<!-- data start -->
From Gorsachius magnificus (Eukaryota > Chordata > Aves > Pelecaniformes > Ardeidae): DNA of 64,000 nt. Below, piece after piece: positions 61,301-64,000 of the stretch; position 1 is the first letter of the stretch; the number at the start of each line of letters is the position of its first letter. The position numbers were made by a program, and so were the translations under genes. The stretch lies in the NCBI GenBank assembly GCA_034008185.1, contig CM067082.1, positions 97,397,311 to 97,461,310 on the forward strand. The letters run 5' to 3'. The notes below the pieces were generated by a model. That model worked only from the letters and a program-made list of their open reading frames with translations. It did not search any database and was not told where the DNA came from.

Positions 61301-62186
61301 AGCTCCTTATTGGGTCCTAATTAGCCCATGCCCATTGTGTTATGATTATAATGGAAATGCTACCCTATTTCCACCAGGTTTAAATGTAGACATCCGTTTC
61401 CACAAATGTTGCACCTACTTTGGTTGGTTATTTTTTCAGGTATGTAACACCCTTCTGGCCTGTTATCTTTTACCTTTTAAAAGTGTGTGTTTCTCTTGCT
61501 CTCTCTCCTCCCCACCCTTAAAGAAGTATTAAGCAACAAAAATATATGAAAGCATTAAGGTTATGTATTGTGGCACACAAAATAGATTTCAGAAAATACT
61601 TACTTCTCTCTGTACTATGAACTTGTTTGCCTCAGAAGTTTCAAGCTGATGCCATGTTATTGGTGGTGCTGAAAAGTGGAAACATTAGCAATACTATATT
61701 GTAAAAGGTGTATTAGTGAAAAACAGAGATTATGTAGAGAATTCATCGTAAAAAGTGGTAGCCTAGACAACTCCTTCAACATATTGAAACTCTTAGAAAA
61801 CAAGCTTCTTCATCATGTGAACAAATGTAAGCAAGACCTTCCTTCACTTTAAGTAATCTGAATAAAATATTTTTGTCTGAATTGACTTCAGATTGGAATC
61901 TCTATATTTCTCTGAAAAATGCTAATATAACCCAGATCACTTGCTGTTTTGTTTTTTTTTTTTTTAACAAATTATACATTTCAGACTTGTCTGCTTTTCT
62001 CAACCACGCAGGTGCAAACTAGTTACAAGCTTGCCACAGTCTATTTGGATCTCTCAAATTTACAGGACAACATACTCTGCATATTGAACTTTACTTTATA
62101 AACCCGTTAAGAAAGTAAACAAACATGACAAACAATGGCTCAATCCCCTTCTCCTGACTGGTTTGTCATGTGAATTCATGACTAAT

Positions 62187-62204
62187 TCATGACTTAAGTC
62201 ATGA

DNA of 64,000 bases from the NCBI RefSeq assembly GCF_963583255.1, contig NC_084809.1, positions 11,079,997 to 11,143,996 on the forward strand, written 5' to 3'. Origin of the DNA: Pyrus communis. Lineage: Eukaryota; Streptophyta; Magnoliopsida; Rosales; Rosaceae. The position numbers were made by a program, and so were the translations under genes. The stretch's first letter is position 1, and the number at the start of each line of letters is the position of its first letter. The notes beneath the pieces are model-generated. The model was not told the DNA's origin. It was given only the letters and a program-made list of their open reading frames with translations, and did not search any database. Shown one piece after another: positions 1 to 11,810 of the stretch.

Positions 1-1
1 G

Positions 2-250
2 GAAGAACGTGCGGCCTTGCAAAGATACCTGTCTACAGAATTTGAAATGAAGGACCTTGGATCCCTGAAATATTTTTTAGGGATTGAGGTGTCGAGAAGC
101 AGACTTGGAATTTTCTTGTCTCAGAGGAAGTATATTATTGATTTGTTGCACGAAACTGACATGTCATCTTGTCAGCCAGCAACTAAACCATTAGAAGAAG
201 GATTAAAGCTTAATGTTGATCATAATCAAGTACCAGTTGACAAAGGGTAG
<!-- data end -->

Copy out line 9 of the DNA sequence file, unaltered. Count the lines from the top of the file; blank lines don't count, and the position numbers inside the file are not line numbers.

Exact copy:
61901 TCTATATTTCTCTGAAAAATGCTAATATAACCCAGATCACTTGCTGTTTTGTTTTTTTTTTTTTTAACAAATTATACATTTCAGACTTGTCTGCTTTTCT